The superimposed pick-up station 42 is further comprised of a reading head 46 which also contains a plurality of light conductive cylinders or rods. It is the upper ends of these rods that lead to a similar number of either conventional photo diodes 48, as schematically denoted in FIG. 2 by the numerals 48a, 48b, 48c and 48d, or photo transistors, the latter being employed in actual practice. The particular type of photo detector is not critical to a practicing of the invention, so they will hereinafter simply be referred to as photoelectric cells or more succinctly as photocells. It will be understood that the photocell 48a senses or picks up the light from the area 14a, the cell 48b light from the area 14b, the cell 48c from the cell 48c, and the cell 48d light from the area 14d. Additional groups of photocells 50, 52 are used for sensing the areas 16, 18. Although not specifically shown in FIG. 2, it will be appreciated that a similar photoelectric cell 54 is utilized for sensing the presence of a particular timing mark 12. Inasmuch as the characteristics of the various photocells 48, 50, 52 and 54 are apt to vary with respect to each other, an adjustable bias resistor 56 is shown associated with each cell 48 in FIG. 2 and may, in each case, be set or adjusted to the appropriate resistance value for the particular photocell 48 with which it is associated.
At this stage of the description, it will be perhaps well to assign the reference numeral 58 to the various data track photoelectric circuits comprising the cells 48 and resistors 56. The reference numeral 60 denotes an adjustable bias resistor for the timing track photoelectric circuit, the timing track circuit actually comprising the photocell 54 and the adjustable bias resistor 60. The circuit 58 appears schematically in FIG. 2. As can be seen in FIG. 2, the various photoelectric circuits for the photoelectric cells that are arranged above the data areas 14 have been simply placed within a rectangle having the reference numeral 58 applied thereto. The circuitry for the photoelectric cells 50 associated with the reading of the information contained in the areas 16 have collectively been given the reference character 62. The remaining circuits containing the cells 52 which read the information contained in the areas 18 have been given the reference character 64 in FIG. 2. It will be appreciated that the blocks 62, 64 simply denote a multiple duplication of the individual circuits schematically appearing in the dashed block 58 of FIG. 2.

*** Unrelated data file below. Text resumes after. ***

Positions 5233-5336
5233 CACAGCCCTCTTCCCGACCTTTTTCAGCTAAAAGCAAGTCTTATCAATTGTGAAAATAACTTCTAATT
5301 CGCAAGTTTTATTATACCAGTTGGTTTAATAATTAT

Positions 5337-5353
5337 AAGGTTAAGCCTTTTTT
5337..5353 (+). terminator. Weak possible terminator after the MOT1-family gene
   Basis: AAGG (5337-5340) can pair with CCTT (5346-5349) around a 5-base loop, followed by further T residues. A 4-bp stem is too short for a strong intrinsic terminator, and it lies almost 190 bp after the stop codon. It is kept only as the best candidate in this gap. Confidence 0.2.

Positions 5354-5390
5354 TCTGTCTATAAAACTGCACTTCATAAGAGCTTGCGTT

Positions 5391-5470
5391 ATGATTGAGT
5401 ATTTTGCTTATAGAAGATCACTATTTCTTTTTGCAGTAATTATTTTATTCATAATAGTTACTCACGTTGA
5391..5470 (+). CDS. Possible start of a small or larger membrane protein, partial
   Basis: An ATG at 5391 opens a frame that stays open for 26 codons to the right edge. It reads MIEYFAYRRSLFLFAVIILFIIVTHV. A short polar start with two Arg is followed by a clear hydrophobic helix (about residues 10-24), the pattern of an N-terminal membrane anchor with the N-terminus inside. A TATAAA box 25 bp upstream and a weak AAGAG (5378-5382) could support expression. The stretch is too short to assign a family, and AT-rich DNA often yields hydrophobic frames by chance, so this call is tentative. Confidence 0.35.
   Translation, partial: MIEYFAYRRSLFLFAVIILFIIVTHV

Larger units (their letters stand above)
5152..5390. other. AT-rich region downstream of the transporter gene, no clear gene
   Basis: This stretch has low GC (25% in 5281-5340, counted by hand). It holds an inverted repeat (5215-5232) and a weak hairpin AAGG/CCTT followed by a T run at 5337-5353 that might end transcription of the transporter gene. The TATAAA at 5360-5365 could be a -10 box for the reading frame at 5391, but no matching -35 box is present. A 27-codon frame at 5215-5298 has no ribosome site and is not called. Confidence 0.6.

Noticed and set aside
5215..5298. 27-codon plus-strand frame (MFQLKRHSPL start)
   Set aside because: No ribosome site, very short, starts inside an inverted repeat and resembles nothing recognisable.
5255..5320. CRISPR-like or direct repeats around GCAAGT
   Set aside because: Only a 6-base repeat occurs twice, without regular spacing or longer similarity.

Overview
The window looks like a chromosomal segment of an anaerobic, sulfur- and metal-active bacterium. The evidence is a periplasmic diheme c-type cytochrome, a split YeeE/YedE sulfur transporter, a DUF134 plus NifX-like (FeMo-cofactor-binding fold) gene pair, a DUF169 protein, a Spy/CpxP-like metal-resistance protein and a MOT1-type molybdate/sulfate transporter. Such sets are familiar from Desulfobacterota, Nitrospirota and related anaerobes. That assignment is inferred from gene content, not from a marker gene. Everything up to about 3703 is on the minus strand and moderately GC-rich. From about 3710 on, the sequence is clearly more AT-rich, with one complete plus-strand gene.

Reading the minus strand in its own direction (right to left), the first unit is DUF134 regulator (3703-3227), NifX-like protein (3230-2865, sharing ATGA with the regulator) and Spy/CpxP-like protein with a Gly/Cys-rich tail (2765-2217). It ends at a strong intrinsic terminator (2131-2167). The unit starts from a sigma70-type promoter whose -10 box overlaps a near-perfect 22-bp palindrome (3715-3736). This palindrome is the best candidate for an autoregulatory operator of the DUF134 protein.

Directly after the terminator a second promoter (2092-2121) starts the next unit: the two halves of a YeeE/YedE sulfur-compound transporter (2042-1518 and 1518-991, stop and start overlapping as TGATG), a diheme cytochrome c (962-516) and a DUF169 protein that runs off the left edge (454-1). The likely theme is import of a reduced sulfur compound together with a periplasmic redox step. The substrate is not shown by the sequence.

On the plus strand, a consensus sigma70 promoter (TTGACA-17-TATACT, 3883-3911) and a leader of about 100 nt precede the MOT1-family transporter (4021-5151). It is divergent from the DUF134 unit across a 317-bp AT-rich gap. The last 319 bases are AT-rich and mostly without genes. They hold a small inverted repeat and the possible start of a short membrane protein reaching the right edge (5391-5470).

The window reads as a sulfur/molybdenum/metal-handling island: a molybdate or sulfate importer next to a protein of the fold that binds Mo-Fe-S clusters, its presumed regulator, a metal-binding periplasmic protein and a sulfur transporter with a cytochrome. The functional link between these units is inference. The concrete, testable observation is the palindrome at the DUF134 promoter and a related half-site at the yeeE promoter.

Having presented the foregoing information, it is believed evident that the darker the mark the less light there is passing through the answer sheet 10. Hence, with less light reaching a given photocell 48, 50 or 52, the higher its output voltage therefrom. From FIG. 2, it will be discerned that with a plus 12 volts applied to the various adjustable resistors 56, and a very dark mark at 14b there is almost a 12 volt signal at the anode of the photocell 48b. On the other hand, if there is no mark as in the areas 14a, 14c and 14d, then a substantial amount of light passes through the answer sheet 10 with the consequence that the particular photocells 48a, 48c and 48d involved at this time pass a considerable amount of current, in effect grounding the photocells and thereby causing virtually zero voltage to appear rather than the substantially 12 volts that would appear when a relatively dark mark is passing by.
The various voltages from the photocells 48, 50 and 52 are, quite obviously, in analog form. From what has been presented above, it should be appreciated that the particular voltage is representative of the degree of opacity of the mark, for if there is almost complete darkness, then there is almost a full 12 volts appearing at the anode of the particular photocell 48, 50, 52. When practicing the teachings of the present invention, it is planned that the highest voltage developed as a result of a passing mark be temporarily stored and later converted to a digital signal as will hereinafter be explained.
At this time attention is directed to a block 66 containing a plurality of storage circuits, there being one storage circuit for each photocell 48 contained in the circuitry 58. As can be discerned in FIG. 2, each storage circuit includes a series switch 68 and a parallel switch 70, the parallel switch shunting a diode 72. The actual storage of the voltage signal forwarded from any given photocell 48a, 48b, 48c or 48d is handled by a capacitor 74. Thus, each storage circuit includes a switch 68, a switch 70, a diode 72 and a capacitor 74.